"We started looking at studios that are built around creative leads and people. An amazing thing about Ninja Theory is that it is very clear that the studio orbits around ideas and creativity, and the characters, storytelling and settings really come first for them. That just meshes really well with our desire to provide our players, especially those in Game Pass, with content that is new, unique, has variety and sits outside of the stuff we are doing with our bigger franchises."
It's telling how Booty is using 'Game Pass' rather than 'Xbox One' in his answers. It's clear the subscription service is taking on a far more prominent role within the Xbox business.
"We have an interest in studios that fit this criteria of 50 to 100 people, who are making games on a two to three year cadence, and have content that we think will be of interest to our Game Pass subscribers."
In that context, these mid-scale studios could play a vital role. If you look at Netflix as a comparative subscription model, the content it provides varies from major productions, to legacy shows licensed from elsewhere, to unusual and experimental series (which are still made on a decent budget). It's the big shows like The Crown that draw people in, but it's everything else that keeps them from unsubscribing once they've binge watched the series.
This certainly appears to have improved the quality and originality of TV. Now shows that might never have got commissioned because they don't attract enough viewers (and therefore enough advertising dollars) are being made and finding decent audiences simply by being available as part of the subscription. These are the shows that keep people engaged as they await the next Stranger Things.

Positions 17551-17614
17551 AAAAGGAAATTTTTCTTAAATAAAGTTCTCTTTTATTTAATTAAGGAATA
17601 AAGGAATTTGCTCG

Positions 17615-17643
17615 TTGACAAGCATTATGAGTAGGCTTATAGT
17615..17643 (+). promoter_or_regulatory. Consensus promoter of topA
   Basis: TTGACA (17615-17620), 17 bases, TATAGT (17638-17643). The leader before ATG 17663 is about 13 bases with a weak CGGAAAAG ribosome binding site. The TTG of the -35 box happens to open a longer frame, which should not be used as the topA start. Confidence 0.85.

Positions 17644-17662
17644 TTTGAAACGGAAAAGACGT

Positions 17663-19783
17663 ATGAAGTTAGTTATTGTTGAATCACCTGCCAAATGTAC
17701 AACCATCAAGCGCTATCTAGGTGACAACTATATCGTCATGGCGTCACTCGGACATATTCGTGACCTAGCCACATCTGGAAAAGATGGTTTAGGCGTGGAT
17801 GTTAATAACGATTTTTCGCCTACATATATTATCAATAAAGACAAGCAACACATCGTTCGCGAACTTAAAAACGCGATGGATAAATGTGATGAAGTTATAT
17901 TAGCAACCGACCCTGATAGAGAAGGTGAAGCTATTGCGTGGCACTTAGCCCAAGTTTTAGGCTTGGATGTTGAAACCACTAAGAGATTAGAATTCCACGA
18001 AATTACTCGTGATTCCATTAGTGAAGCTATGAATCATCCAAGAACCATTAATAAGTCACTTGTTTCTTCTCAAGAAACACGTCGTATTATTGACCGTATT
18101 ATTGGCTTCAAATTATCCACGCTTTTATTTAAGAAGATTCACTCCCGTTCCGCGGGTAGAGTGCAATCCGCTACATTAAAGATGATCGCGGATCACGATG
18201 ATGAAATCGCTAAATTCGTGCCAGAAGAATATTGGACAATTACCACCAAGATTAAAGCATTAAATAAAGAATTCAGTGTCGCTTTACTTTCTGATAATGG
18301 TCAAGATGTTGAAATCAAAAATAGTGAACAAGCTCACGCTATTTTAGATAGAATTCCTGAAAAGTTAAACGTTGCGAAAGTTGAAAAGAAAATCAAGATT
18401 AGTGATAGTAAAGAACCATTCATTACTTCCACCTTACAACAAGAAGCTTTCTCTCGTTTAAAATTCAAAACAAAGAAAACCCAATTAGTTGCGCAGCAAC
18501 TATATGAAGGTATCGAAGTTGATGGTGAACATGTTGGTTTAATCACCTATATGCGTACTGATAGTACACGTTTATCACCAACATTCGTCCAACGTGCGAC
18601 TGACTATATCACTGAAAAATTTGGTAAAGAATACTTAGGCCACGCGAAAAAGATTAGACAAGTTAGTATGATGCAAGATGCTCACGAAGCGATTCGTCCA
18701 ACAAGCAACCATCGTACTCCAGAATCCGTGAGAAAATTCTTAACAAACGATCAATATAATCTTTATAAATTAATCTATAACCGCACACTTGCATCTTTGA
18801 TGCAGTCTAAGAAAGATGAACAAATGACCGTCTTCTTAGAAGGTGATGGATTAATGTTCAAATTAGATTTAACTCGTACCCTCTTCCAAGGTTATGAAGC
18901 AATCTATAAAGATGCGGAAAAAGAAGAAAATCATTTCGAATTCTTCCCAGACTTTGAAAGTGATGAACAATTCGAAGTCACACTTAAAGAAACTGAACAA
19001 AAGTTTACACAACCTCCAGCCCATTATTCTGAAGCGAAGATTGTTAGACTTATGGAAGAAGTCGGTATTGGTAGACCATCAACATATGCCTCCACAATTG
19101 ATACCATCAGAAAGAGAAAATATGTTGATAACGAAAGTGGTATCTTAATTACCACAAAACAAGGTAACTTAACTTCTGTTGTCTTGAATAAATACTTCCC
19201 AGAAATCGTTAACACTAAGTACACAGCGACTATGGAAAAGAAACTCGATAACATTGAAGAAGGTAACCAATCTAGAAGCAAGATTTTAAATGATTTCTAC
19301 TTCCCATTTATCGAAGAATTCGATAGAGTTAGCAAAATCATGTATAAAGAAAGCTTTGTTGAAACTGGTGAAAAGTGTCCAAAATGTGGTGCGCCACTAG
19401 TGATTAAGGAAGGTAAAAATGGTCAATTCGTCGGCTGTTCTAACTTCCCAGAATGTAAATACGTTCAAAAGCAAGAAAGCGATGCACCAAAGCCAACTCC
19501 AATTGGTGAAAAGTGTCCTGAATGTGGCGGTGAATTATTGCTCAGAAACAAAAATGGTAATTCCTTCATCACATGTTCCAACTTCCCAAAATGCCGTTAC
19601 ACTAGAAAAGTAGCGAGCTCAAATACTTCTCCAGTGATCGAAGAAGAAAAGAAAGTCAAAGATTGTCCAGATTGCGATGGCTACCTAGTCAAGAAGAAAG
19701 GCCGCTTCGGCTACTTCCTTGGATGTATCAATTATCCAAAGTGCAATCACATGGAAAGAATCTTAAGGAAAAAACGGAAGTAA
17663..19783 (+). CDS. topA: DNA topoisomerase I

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Microsoft will hope the same will be true of Game Pass; people come in for Sea of Thieves, but stick around for Hellblade. So with that in mind, is Microsoft keeping its cheque book out to buy more mid-tier studios? Or is the shopping done?
"I don't want to seem like we're going out to fill a quota," he says. "It's not about filling a spreadsheet by any means. We will, however, have an interest in studios right now that fit this criteria of 50 to 100 people, who are making games on a two to three year cadence, and have content that we think will be of interest to our Game Pass subscribers. That means content that is a little different to what our big AAA franchises can deliver.
"One of the fantastic things about Game Pass is that it can support different kinds of content."
Ninja Theory and Compulsion Games, in particular, also add something different in terms of the narrative driven, single-player nature of their titles. Recent years for Microsoft has been led by service-based and multiplayer titles, including recent launches of Sea of Thieves, PUBG and State of Decay 2, plus the incoming Forza Horizon 4 and Crackdown 3.